Author Archive

  • #Blacklivesmatter and words of the year

    Posted by on January 19, 2015

    The final, and foremost, Word of the Year selection in language lovers’ winter calendar is the American Dialect Society’s, which took place in Portland earlier this month. With no clear front-runner for its overall WOTY, it was open to surprises – like last year’s winner because. And a surprise duly occurred: the word of 2014 […]

    Read the full article
  • Accent prejudice in the mainstream

    Posted by on January 05, 2015

    The rules of TV-watching change at Christmas, with the result that even a habitual tube-avoider like me can end up seeing shows like Channel 4’s Big Fat Quiz of the Year. I didn’t expect it to contain material of any great sociolinguistic interest, but it did, and it wasn’t good. On at least three occasions […]

    Read the full article
  • Anti-multiple-hyphen tendencies

    Posted by on December 22, 2014

    A leading story in Irish current affairs this year has been the government’s controversial creation of Irish Water, which will charge people for their use of water, and the ensuing nationwide protests. The outcry is about much more than the water charges – there is deep, widespread anger about how the country is being run […]

    Read the full article
  • Flat adverbs are exceeding fine

    Posted by on December 08, 2014

    We can do something quick or do it quickly, go slow or go slowly. But though we can do something fast, we don’t do it fastly – this is not a word you’re likely to hear from a native English speaker. How come? Fast, slow, and quick all belong to the set of adverbs in […]

    Read the full article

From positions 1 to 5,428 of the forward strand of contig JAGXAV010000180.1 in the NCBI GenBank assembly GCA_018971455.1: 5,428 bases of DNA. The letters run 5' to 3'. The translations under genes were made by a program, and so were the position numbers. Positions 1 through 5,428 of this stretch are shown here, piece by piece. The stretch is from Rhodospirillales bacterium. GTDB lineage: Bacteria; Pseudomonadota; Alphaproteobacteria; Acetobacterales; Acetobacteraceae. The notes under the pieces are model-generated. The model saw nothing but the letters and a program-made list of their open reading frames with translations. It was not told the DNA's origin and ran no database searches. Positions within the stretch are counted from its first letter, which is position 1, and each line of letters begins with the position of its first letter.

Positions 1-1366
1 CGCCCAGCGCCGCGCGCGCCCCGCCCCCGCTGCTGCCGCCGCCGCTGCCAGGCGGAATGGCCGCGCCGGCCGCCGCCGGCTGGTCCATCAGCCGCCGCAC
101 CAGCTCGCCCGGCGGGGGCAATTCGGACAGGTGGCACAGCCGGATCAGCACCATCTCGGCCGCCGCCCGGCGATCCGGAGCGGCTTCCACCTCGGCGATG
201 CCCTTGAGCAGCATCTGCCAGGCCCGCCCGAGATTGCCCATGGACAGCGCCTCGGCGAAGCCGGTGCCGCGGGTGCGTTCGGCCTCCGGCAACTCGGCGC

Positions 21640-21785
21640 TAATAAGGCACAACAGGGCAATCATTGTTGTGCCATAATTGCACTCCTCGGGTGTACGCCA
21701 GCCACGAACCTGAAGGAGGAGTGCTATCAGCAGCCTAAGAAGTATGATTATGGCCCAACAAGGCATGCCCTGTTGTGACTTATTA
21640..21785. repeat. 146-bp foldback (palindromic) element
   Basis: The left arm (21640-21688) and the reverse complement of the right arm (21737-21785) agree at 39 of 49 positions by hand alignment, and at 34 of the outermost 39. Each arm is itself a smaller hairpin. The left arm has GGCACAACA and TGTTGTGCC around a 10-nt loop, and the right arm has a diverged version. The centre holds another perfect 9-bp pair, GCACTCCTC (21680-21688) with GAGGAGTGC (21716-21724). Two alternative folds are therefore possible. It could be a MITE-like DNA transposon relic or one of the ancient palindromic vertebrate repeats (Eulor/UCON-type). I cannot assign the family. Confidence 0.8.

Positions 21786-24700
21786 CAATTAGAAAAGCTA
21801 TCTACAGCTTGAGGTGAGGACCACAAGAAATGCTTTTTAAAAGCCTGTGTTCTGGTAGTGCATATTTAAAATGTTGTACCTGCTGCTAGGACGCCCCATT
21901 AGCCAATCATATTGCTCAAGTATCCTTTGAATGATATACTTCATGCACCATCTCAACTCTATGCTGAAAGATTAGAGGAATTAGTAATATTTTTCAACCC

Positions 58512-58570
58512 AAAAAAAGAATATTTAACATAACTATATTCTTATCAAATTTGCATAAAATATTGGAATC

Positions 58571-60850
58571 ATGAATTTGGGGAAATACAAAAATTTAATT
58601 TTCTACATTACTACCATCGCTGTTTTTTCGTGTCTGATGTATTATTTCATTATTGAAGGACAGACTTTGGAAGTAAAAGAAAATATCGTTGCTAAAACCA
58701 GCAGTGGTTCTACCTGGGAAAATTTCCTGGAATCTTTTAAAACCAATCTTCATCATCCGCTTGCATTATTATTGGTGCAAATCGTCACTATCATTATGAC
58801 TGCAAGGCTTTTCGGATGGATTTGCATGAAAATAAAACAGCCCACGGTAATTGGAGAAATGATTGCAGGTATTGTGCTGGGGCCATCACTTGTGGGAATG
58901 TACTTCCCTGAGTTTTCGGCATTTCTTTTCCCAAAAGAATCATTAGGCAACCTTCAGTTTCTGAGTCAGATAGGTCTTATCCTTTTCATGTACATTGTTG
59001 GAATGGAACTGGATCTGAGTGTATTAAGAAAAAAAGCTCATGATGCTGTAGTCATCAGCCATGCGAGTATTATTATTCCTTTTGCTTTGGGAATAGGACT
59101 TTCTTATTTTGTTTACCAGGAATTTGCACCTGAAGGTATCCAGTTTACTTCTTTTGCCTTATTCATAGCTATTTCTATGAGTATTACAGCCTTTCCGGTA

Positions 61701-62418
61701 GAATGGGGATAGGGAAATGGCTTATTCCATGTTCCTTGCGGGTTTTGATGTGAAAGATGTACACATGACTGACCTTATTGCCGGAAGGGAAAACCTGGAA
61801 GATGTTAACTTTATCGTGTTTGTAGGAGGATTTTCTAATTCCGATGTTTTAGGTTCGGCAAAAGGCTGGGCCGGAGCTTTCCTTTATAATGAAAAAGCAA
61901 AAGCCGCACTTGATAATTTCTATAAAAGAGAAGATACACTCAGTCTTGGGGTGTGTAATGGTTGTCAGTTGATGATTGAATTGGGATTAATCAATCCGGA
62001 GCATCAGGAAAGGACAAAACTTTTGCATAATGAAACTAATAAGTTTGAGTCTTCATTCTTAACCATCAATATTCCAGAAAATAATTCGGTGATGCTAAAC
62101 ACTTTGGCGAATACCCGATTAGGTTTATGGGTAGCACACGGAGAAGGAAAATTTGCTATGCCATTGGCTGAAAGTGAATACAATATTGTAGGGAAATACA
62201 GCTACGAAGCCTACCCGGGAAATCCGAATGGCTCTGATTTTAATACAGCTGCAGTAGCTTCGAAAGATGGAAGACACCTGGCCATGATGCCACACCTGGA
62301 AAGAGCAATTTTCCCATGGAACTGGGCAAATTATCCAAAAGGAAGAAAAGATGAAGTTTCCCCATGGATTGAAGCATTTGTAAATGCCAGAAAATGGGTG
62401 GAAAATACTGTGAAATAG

• The vogue for banning words

    Posted by on November 24, 2014

    I’m not a fan of banning words. Even moist. For one thing it’s impossible, so I should say I’m not in favour of attempts to ban words either, even when those attempts aren’t serious. It strikes me as futile and rash, a casual shot at censorship motivated by capricious dislike of a word that perhaps […]

    Read the full article
  • Overall, there’s nothing really wrong with it

    Posted by on November 10, 2014

    Some words may seem harmless but attract prolonged disapproval from critics. One such word is overall, in its use both as an adjective meaning ‘considering something as a whole, rather than its details or the different aspects of it’ (the overall result), and as an adverb – usually a sentence adverb – meaning ‘when everything […]

    Read the full article
  • Mildew all around me, and other mondegreens

    Posted by on October 27, 2014

    Misheard song lyrics have been in my head again. Kerry Maxwell’s BuzzWord article on creep as a combining form reminded me of the memorably rude example ‘I drove all night, crapped in your room’ – instead of crept. Then a Twitter friend mentioned ‘Poppadum Creek’, a surreal misanalysis of Madonna’s lyric ‘Papa Don’t Preach’, and […]

    Read the full article
  • Enthusing about freedom of usage

    Posted by on October 13, 2014

    Writing about back-formation earlier this year, I said that enthuse – a verb back-formed from enthusiasm – occupied a grey area of acceptability. This area is worth mapping in more detail, since much of what people say about enthuse applies to other words and usages, and offers insights into what Macmillan Dictionary calls real grammar. […]

    Read the full article
  • The wacky world of ‘wack’ and ‘whack’

    Posted by on September 29, 2014

    Imagine you’re involved in a project outdoors, busy doing your whack of the work, and suddenly you get a whack of a branch, or you whack your leg off a gate. That would be totally wack, right? Or is it whack? If the semantic tangle of these words leaves you feeling a little out of […]

    Read the full article
  • Can you twig it?

    Posted by on September 15, 2014

    Given how close Ireland and Britain are geographically, standard English has surprisingly few words that originated in Irish (less surprising when politics and social history are taken into account). Examples include banshee, galore, shamrock, and perhaps smithereens. Informal English has a few more, one of which may be twig, meaning ‘realise’ or ‘understand’. But its […]

    Read the full article